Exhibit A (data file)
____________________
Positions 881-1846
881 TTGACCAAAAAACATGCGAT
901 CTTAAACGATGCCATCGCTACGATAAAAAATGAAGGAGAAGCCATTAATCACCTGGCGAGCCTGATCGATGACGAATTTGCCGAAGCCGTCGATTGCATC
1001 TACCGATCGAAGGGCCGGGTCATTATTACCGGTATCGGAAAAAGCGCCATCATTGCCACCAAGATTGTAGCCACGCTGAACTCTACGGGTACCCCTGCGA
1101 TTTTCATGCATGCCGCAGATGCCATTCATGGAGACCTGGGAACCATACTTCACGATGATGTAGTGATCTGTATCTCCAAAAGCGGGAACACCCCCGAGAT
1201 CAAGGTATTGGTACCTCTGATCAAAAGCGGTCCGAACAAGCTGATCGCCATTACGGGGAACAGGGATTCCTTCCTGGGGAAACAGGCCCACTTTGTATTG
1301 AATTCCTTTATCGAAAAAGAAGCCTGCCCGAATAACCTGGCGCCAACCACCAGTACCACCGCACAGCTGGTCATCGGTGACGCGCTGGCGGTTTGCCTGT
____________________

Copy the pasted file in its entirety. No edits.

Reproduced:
Positions 881-1846
881 TTGACCAAAAAACATGCGAT
901 CTTAAACGATGCCATCGCTACGATAAAAAATGAAGGAGAAGCCATTAATCACCTGGCGAGCCTGATCGATGACGAATTTGCCGAAGCCGTCGATTGCATC
1001 TACCGATCGAAGGGCCGGGTCATTATTACCGGTATCGGAAAAAGCGCCATCATTGCCACCAAGATTGTAGCCACGCTGAACTCTACGGGTACCCCTGCGA
1101 TTTTCATGCATGCCGCAGATGCCATTCATGGAGACCTGGGAACCATACTTCACGATGATGTAGTGATCTGTATCTCCAAAAGCGGGAACACCCCCGAGAT
1201 CAAGGTATTGGTACCTCTGATCAAAAGCGGTCCGAACAAGCTGATCGCCATTACGGGGAACAGGGATTCCTTCCTGGGGAAACAGGCCCACTTTGTATTG
1301 AATTCCTTTATCGAAAAAGAAGCCTGCCCGAATAACCTGGCGCCAACCACCAGTACCACCGCACAGCTGGTCATCGGTGACGCGCTGGCGGTTTGCCTGT